By Robert Deposada and Mario Rodriguez
Affordable telecommunications service is essential to the citizens of New York, especially those on low or fixed incomes. It goes without saying that many who fall into this category are also members of minority groups. For these people, telephone service is their vital link to the outside world.
That is why an upcoming meeting of the New York State Public Service Commission is being closely watched by members of these communities. Later this month, the commission is set to act on a proposal that could either threaten or help safeguard affordable telecommunications services, depending on what action the commission takes. The right action would help maintain affordable and reliable phone service because it would make sure that the new, competitive phone companies are allowed to stay in the market. The wrong action has the potential to put these new companies out of business.
While all New Yorkers have a stake in preserving competition, members of the low income and minority communities are especially concerned and especially affected. That is because the new, smaller phone companies that have sprung up to compete against Verizon in recent years have vigorously sought to serve our communities. This commitment has not gone unnoticed by the communities, which in turn have gravitated toward the services offered by the new phone companies.
But those new companies might not be around much longer if the PSC missteps. Without going into too many of the technicalities, the commission is scheduled to vote later this month on a plan that sets the rates that new, competitive companies pay to Verizon to connect with the existing telephone network. The current fees - or so-called interconnection rates in the lingo of the industry - are much higher than they should be. Efforts to lower the interconnection rates to a more reasonable level have meet opposition from, of all places, the staff of the PSC.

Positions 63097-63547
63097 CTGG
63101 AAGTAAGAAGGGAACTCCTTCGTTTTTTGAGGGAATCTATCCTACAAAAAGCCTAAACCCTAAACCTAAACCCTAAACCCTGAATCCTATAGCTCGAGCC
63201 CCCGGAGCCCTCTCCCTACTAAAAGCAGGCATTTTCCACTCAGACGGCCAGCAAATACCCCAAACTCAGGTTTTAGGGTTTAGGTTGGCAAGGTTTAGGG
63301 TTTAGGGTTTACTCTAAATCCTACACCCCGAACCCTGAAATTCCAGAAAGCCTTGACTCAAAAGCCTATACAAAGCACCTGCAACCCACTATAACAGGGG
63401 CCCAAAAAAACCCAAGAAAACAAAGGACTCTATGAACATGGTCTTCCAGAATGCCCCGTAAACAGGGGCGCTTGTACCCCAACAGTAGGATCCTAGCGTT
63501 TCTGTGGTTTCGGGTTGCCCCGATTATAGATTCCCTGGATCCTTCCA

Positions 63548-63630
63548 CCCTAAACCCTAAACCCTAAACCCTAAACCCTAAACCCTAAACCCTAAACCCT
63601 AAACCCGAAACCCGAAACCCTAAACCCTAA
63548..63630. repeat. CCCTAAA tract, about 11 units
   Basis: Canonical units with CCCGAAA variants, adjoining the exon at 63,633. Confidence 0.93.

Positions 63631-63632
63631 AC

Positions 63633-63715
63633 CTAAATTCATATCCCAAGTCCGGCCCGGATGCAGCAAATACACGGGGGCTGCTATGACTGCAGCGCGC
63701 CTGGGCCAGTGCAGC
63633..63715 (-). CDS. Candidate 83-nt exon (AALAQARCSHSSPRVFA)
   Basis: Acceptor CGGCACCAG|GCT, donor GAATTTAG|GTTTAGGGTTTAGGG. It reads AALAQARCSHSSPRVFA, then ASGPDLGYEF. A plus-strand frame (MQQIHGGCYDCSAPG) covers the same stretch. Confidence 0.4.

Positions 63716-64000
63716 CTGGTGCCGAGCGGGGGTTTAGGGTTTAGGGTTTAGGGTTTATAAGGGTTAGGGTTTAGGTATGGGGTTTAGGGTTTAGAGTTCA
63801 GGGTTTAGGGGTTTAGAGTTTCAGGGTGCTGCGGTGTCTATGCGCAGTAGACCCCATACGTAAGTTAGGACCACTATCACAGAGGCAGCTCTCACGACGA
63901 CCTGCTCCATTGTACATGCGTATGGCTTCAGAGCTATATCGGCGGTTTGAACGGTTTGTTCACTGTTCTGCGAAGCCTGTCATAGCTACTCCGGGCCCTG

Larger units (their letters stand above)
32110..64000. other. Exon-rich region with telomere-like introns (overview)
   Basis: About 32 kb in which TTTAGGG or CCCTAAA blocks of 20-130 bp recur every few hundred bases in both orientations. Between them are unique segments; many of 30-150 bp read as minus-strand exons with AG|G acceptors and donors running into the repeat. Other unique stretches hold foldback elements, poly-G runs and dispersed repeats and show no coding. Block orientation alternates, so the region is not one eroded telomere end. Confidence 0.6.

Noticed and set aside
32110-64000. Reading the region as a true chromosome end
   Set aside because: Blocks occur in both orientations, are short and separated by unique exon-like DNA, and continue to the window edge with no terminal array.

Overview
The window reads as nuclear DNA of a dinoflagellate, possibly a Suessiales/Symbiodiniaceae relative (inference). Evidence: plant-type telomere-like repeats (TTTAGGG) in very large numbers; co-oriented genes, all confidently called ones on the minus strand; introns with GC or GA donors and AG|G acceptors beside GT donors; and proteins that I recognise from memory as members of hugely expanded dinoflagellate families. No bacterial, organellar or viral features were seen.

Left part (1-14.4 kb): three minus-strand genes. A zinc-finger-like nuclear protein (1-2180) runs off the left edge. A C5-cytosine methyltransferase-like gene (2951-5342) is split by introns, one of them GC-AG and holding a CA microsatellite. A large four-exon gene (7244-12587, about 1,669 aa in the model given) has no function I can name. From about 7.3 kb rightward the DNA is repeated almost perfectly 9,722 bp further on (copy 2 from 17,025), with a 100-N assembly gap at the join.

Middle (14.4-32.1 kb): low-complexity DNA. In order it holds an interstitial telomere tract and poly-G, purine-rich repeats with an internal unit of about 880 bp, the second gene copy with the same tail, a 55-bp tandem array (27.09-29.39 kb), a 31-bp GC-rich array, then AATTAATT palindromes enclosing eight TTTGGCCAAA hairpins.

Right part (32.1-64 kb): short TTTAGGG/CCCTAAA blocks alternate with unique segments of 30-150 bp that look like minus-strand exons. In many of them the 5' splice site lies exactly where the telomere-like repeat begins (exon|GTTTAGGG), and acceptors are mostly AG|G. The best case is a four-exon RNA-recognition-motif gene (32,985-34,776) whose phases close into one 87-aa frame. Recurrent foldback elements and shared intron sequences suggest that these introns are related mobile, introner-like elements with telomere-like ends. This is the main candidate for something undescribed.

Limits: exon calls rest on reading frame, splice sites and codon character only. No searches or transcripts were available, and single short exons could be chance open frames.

The current high rates unfairly enrich Verizon, and by the same token make it tougher for the new competitors to do business. This is important to low-income communities, because if the newcomers are out of business, it could lead to a return to a Verizon monopoly over all telecommunications services. And that benefits no one. Expect Verizon, perhaps.
Competition, on the other hand, benefits everyone, especially low-income and minority communities. Competition helps ensure low cost and affordable service, including Internet access, which is becoming increasingly important in today's digital world. The five members of the Public Service Commission can help preserve all that by voting to move forward with lower wholesale interconnection rates for the new phone companies. This would be a positive step with many beneficial results.
At The Latino Coalition and the Hispanic Business Roundtable, we have a phrase for policies that benefit the community across the board in this fashion. We call them "Family Friendly" policies. Making sure that we have access to affordable phone service is such a policy.
That is why we are asking the New York PSC to take action that will preserve phone competition by lowering the interconnection rates. Such as move is "Family Friendly." And it's good public policy.
Robert Deposada is president of The Latino Coalition and Mario Rodriguez is President of the Hispanic Business Roundtable. Both organizations represent the 2.8 million Hispanics living in the state of New York.